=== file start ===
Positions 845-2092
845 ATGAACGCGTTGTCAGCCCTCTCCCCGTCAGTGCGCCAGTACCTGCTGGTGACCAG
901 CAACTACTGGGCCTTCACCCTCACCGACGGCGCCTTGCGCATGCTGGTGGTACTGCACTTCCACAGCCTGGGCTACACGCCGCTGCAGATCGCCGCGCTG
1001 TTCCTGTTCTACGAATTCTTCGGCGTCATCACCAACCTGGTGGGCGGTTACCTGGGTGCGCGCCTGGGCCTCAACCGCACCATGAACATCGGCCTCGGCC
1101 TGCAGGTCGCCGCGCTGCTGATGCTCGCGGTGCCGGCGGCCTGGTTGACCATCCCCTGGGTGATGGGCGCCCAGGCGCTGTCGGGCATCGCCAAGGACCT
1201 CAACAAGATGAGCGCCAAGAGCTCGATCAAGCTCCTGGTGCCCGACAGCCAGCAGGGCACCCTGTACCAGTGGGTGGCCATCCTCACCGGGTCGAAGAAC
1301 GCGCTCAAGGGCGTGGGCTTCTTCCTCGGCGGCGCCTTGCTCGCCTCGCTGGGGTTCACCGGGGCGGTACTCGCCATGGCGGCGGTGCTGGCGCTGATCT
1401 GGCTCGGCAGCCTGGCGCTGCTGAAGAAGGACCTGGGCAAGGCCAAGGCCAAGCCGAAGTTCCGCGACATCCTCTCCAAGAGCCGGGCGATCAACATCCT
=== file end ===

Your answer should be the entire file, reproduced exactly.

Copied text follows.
Positions 845-2092
845 ATGAACGCGTTGTCAGCCCTCTCCCCGTCAGTGCGCCAGTACCTGCTGGTGACCAG
901 CAACTACTGGGCCTTCACCCTCACCGACGGCGCCTTGCGCATGCTGGTGGTACTGCACTTCCACAGCCTGGGCTACACGCCGCTGCAGATCGCCGCGCTG
1001 TTCCTGTTCTACGAATTCTTCGGCGTCATCACCAACCTGGTGGGCGGTTACCTGGGTGCGCGCCTGGGCCTCAACCGCACCATGAACATCGGCCTCGGCC
1101 TGCAGGTCGCCGCGCTGCTGATGCTCGCGGTGCCGGCGGCCTGGTTGACCATCCCCTGGGTGATGGGCGCCCAGGCGCTGTCGGGCATCGCCAAGGACCT
1201 CAACAAGATGAGCGCCAAGAGCTCGATCAAGCTCCTGGTGCCCGACAGCCAGCAGGGCACCCTGTACCAGTGGGTGGCCATCCTCACCGGGTCGAAGAAC
1301 GCGCTCAAGGGCGTGGGCTTCTTCCTCGGCGGCGCCTTGCTCGCCTCGCTGGGGTTCACCGGGGCGGTACTCGCCATGGCGGCGGTGCTGGCGCTGATCT
1401 GGCTCGGCAGCCTGGCGCTGCTGAAGAAGGACCTGGGCAAGGCCAAGGCCAAGCCGAAGTTCCGCGACATCCTCTCCAAGAGCCGGGCGATCAACATCCT